Focus on Sri Lanka
Prepared by Scherzando Karasu
                                                                                                      
Beaming like a Cheshire cat from billboards across Colombo there has been no stopping the remorseless ascent of Sri Lanka’s President Mahindra Rajapaksa.

Having routed the rebel Liberation Tigers of Tamil Eelam (LTTE) in May 2009, after nearly three decades of civil war. The country is reaping dividends from the defeat of the insurgency. His grateful citizens re-elected him in a landslide victory last January and then his party cantered to victory in a parliamentary poll in April 2010.

His priorities now are to attract foreign investment and increase trade. The economy, buffeted by a slump in garment exports and tourism because of the war, is now perking up and confidence is returning.

September 2010 saw a Sovereign Bond issue that raised $1billion and was six times oversubscribed, with strong capital inflows of some $12 million in the first seven months of 2010 alone and the growing foreign reserves at an all time record high of $6.2 billion. And this year the country is expected to see some 600,000 foreign tourists and with annual remittances, mostly from hardworking Sri Lankans in Arab countries, rebounding from a minor slump to around $3 billion.  

And last year the Sri Lankan stock market more than doubled in value, making it one of the best-performing in the world. Food prices remain high, yet inflation is down. With an IMF supported assistance package the economy is expected to continue buzzing along at around 6% growth this year.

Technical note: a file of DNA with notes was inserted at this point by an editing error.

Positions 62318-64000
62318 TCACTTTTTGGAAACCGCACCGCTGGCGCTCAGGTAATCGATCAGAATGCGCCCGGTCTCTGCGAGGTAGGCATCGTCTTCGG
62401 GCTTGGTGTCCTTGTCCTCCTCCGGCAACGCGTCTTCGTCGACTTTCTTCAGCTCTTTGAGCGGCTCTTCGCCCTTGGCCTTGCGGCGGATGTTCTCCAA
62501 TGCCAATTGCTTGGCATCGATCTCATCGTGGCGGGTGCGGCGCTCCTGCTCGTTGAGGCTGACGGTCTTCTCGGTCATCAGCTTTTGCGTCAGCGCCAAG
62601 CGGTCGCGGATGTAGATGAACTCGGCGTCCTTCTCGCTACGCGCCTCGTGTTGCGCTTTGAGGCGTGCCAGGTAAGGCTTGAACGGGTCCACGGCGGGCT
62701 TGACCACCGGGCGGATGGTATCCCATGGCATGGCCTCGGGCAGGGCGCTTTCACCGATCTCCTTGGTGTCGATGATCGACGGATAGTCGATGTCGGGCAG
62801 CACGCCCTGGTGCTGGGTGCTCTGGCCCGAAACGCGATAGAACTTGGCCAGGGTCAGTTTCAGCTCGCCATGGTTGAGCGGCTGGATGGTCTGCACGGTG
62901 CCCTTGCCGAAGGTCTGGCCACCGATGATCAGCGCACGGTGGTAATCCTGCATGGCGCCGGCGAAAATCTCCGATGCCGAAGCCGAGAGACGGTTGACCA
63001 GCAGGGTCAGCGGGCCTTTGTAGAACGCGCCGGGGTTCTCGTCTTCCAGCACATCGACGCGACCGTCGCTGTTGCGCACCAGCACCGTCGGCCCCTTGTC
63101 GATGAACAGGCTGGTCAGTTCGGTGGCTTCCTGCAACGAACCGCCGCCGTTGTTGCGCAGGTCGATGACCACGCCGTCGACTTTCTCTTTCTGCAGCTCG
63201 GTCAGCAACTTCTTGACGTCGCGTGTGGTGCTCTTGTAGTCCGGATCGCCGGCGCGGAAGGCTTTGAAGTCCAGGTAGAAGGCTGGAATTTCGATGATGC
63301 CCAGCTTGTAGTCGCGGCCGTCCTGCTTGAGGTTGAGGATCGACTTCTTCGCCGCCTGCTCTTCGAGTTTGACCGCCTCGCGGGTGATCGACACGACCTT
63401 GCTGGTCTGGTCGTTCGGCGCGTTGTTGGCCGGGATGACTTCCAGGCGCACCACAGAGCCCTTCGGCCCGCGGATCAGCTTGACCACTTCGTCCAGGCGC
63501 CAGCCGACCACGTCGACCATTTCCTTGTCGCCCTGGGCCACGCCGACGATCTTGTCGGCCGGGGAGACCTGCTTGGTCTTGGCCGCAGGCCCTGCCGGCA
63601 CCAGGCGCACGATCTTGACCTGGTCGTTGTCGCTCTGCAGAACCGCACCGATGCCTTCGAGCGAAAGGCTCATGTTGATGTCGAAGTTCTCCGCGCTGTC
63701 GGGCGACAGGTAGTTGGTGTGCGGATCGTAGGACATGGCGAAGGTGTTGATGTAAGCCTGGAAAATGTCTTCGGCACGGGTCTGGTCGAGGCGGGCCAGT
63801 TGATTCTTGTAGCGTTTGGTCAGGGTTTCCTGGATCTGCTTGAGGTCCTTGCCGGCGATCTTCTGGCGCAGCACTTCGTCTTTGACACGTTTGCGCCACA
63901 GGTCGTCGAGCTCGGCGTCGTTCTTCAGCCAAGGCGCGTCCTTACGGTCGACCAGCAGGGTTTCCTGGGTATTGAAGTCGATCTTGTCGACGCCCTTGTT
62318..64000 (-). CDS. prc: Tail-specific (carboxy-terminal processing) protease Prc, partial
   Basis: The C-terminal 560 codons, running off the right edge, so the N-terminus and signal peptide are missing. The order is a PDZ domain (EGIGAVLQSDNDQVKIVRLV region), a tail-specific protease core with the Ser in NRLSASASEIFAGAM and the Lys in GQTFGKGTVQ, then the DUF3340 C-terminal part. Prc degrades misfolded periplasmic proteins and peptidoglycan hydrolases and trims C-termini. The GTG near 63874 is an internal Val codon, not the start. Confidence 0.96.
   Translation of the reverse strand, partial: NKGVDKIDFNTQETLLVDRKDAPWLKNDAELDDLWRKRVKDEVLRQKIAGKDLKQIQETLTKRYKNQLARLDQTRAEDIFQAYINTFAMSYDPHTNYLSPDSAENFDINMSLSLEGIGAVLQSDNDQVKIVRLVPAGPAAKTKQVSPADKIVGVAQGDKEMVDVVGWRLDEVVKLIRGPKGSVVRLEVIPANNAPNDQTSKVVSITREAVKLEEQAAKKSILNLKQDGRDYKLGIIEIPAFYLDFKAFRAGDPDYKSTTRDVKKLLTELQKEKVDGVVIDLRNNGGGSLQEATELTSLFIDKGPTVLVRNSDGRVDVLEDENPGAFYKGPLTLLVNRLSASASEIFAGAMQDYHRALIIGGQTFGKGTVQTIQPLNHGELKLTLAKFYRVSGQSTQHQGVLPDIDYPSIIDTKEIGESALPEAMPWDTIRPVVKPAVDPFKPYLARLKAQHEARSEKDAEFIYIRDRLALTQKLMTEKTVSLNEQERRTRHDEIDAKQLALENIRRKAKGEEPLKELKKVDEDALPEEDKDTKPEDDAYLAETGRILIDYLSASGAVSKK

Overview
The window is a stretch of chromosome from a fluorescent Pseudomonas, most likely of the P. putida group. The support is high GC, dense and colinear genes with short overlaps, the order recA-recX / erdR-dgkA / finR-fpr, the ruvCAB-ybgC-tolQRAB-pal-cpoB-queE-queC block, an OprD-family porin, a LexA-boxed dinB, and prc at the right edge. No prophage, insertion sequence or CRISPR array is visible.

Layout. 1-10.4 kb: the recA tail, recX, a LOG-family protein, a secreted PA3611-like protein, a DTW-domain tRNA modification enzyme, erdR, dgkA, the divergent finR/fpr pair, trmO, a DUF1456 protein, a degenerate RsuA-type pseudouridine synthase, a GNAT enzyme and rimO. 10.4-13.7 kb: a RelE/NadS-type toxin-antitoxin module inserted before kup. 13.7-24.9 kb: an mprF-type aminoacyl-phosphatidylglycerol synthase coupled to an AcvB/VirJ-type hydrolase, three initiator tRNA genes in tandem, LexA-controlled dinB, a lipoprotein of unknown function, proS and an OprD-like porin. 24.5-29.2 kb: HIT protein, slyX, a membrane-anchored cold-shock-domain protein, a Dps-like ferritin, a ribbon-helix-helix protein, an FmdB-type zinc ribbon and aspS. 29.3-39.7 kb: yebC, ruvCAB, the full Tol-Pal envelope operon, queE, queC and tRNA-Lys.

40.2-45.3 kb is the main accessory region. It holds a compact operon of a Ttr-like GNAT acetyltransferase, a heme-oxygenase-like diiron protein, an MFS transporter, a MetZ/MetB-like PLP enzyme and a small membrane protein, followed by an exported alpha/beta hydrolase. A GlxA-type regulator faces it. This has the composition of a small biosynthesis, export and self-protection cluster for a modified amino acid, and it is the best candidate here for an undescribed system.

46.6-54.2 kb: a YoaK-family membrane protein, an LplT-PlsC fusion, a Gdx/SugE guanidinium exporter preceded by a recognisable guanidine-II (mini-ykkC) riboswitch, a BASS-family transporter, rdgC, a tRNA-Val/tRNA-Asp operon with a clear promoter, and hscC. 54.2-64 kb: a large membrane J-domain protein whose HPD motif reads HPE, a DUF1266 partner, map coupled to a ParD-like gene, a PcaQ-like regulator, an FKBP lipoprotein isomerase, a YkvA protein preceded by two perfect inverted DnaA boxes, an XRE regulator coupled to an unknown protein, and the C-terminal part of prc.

Given the favorable macro-economic backdrop the focus now will be to rebuild trust among the Sri Lankan communities, the normalization and economic revitalization of the war-damaged North and East. The resettlement of the Internally displaced People, the reconstruction of infrastructure and the boosting of investment into industries such as rubber, textiles and cement whilst supporting the newer emerging knowledge intensive industries such as ICT and financial services. All designed to ensure that that the country is poised to benefit from its strategic location and huge tourist potential.

However significant challenges to a sound macro-economy remain such as balancing its drive for economic growth with action to reduce its large large fiscal deficit that is weighing on the national accounts. And the administration stands accused of expending its political capital on populist initiatives rather than building a base for sustainable growth—and raising fears of a return to authoritarianism. 

With its able people and natural bounties—including clement weather, verdant landscapes and fertile soil—Sri Lanka has every potential to become a regional economic hub and with the return of peace and political stability it could almost be the paradise its travel agents describe. 

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